zitterbewegung

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zitterbewegung

[¦tsid·ər·be′vā‚gu̇ŋ]
(quantum mechanics)
An oscillatory motion of an electron suggested in some interpretations of the Dirac electron theory, having a frequency greater than 4π mc 2/ h, where m is the electron's mass, c is the speed of light, and h is Planck's constant, or approximately 1.5 × 1021 hertz.
McGraw-Hill Dictionary of Scientific & Technical Terms, 6E, Copyright © 2003 by The McGraw-Hill Companies, Inc.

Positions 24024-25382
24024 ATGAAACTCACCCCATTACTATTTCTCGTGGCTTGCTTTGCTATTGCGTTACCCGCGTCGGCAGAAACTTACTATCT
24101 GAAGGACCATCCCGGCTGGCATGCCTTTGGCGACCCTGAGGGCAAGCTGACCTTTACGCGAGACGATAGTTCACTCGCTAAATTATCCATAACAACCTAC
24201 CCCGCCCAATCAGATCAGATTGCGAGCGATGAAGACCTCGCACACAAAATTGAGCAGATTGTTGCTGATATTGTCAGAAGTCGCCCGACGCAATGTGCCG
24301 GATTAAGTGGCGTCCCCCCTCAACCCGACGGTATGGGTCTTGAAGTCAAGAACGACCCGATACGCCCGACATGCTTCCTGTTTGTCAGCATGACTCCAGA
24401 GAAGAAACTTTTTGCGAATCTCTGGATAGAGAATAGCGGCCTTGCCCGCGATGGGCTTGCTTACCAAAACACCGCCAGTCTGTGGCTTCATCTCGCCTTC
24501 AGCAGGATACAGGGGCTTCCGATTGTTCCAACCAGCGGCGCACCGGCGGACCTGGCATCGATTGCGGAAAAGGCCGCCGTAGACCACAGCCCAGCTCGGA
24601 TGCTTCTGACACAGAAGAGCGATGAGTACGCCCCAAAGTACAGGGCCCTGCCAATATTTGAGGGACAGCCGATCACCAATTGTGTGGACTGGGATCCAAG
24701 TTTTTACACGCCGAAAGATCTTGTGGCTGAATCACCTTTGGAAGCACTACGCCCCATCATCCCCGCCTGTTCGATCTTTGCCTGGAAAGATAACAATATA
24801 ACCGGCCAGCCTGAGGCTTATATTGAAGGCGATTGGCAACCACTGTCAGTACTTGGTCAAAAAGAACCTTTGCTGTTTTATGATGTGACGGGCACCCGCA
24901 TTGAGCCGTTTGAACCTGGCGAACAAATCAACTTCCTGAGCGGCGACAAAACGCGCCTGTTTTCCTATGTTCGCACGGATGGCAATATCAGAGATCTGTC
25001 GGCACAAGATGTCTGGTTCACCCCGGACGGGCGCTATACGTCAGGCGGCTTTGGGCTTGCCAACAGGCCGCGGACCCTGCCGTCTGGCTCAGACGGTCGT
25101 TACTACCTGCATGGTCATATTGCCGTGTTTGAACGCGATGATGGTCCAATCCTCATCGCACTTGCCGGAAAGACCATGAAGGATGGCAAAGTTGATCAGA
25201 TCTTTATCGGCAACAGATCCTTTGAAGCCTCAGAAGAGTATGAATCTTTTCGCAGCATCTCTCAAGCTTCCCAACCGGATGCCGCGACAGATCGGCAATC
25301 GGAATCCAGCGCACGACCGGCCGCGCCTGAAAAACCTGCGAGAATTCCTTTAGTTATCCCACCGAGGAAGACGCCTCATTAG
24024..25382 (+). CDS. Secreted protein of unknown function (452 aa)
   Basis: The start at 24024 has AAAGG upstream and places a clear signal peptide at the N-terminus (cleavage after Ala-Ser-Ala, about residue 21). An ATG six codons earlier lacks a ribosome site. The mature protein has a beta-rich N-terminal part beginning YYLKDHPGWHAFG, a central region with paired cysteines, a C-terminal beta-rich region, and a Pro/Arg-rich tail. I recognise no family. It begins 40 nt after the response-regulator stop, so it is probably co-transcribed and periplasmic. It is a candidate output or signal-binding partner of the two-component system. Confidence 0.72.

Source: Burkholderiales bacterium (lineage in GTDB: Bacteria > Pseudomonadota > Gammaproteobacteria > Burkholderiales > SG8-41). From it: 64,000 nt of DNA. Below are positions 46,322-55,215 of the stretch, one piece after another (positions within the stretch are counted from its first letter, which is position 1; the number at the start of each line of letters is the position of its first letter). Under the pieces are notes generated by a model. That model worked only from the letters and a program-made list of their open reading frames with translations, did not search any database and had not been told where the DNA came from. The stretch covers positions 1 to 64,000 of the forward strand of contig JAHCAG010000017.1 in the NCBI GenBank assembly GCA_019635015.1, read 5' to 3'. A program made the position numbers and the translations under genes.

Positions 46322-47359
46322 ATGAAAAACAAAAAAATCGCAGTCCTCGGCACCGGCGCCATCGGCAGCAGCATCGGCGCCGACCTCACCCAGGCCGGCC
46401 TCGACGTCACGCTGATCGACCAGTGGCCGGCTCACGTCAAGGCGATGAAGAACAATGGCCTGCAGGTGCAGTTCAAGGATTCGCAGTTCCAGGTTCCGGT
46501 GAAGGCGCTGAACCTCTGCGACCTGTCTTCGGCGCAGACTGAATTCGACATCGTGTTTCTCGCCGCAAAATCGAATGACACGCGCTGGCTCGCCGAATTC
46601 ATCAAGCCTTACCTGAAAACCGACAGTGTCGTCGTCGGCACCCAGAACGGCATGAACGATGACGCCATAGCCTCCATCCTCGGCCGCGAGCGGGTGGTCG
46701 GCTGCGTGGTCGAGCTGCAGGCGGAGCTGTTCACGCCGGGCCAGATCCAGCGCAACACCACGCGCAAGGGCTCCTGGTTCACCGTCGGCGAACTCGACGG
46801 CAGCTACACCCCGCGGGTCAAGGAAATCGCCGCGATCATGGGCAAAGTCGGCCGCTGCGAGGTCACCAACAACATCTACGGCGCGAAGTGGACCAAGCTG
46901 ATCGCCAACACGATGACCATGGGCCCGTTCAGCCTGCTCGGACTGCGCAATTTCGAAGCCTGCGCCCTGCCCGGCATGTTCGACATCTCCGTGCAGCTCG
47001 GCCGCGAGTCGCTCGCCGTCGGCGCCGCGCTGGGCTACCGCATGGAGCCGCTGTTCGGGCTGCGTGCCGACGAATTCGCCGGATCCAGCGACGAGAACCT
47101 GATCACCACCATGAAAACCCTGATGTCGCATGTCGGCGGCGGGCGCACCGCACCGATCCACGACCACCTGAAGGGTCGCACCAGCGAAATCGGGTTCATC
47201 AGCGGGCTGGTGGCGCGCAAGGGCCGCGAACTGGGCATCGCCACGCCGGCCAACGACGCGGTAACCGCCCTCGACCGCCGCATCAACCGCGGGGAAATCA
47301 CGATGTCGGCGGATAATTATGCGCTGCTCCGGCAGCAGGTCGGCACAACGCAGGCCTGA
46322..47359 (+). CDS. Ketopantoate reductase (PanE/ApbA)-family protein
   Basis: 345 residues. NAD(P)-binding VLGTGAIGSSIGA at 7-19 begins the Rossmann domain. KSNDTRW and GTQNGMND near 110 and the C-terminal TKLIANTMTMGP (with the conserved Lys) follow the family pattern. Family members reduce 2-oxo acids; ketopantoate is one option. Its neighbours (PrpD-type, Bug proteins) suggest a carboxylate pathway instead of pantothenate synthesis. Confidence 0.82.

References in periodicals archive ?
In the zitterbewegung motion, the electron appears vibrating rapidly with a very high frequency equal to 2m[c.sup.2][[??].sup.-1] and with internal velocity equal to the velocity of light.
Another important aspect of the photon is its internal zitterbewegung motion. It is well known from the first observation of Schrodinger [17] that a Dirac electron possesses zitterbewegung motion which is the oscillatory motion of the electron with very high frequency [omega] = 2m[c.sup.2]/h with internal velocity equal to the velocity of light.